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WHO Experts Recommend COVID Booster Shots for High-Risk People 

FILE - A dose of Pfizer COVID-19 vaccine is prepared on Nov. 5, 2021, in Chicago.
FILE - A dose of Pfizer COVID-19 vaccine is prepared on Nov. 5, 2021, in Chicago.

A group of World Health Organization experts is recommending COVID-19 booster shots for people at the highest risk of severe illness and death. The Strategic Advisory Group of Experts on Immunization or SAGE, which met in extraordinary session August 11, issued its updated guidance Thursday.

SAGE recommends continued use of the two-dose mRNA COVID-19 vaccines. Since the vaccines’ efficacy wanes after several months, however, the group of experts advises a booster shot for everyone, beginning with those at highest risk.

This is the first time SAGE has updated its guidance on the administration of a second booster shot. Its recommendations are based on increasing evidence on the benefits of a second booster dose of COVID-19 vaccines for select groups of people.

SAGE chairman Alejandro Cravioto said the group recommends a second booster shot for people older than 55 who are considered at highest risk of developing severe disease and in need of hospitalization. He said SAGE does not advocate a second booster for the general public, for adults who are generally healthy and do not suffer from severe immunodeficiency.

"We also include persons with moderate and severe immuno-compromising conditions from, say, 6 months and above," Cravioto said. "And that includes the children and adults with co-morbidities at higher risk of severe disease. We also include pregnant women and health workers.”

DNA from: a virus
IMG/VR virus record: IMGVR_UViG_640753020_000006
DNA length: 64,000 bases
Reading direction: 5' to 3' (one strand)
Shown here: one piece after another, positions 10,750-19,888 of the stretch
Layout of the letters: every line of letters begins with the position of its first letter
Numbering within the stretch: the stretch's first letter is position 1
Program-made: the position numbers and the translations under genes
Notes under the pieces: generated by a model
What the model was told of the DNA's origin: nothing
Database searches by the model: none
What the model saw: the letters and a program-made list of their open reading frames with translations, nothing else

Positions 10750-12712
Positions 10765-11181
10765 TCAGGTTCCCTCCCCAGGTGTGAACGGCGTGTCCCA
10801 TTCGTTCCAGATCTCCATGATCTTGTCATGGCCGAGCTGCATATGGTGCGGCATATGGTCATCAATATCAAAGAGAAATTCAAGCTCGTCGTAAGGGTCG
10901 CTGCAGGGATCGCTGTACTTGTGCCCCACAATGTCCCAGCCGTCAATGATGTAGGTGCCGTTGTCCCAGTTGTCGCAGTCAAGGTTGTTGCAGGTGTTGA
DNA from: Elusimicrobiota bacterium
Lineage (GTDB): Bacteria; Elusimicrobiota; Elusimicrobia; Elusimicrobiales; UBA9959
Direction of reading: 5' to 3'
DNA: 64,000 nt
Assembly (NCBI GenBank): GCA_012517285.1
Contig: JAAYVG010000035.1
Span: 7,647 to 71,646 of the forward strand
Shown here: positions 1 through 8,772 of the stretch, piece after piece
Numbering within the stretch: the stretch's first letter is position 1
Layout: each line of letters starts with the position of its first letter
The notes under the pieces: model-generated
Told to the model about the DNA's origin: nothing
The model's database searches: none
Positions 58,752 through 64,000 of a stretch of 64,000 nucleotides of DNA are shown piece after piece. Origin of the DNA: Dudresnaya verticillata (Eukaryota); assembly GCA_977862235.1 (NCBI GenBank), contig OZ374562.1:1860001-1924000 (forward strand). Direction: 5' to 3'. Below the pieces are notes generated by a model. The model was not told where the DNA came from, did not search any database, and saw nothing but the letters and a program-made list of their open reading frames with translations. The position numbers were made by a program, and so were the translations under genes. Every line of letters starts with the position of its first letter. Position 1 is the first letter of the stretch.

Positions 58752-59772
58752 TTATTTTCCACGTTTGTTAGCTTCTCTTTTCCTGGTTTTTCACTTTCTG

SAGE recommends a second booster be given four to six months after the administration of the first. It says healthy children and adolescents remain at low risk of severe disease from COVID-19, so there currently is no recommendation for youth groups to be vaccinated.

Cravioto, however, said SAGE has made interim recommendations for the use of Pfizer and Moderna vaccines in relation to their use in children.

“In the case of both vaccines, children from 6 months to 17 years with co-morbidities should be vaccinated to avoid a higher risk in these groups of severe disease. … This includes, of course, children with Down syndrome, who we know are at the highest risk of dying of COVID if they get infected."

The group of experts notes the recommendations are based on the current available data. They say it is not a projection into the future but relates specifically to the omicron variant of the coronavirus. It says the guidance is likely to change depending on how the pandemic evolves and new variants circulate.